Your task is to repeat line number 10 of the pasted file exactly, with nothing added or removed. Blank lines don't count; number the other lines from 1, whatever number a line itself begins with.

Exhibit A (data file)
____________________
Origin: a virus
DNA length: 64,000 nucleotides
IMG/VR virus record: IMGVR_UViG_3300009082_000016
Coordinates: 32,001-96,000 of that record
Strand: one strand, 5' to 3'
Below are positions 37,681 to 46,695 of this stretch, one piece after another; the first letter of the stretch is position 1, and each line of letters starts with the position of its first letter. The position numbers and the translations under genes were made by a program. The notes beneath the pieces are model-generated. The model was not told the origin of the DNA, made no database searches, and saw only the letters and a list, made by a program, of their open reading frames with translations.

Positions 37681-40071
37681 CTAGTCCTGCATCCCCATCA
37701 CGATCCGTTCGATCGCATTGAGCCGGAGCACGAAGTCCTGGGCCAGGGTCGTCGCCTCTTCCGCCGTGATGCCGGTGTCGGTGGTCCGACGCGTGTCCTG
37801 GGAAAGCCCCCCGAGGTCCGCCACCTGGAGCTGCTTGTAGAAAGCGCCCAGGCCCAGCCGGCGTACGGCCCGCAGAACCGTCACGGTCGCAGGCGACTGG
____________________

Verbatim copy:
37801 GGAAAGCCCCCCGAGGTCCGCCACCTGGAGCTGCTTGTAGAAAGCGCCCAGGCCCAGCCGGCGTACGGCCCGCAGAACCGTCACGGTCGCAGGCGACTGG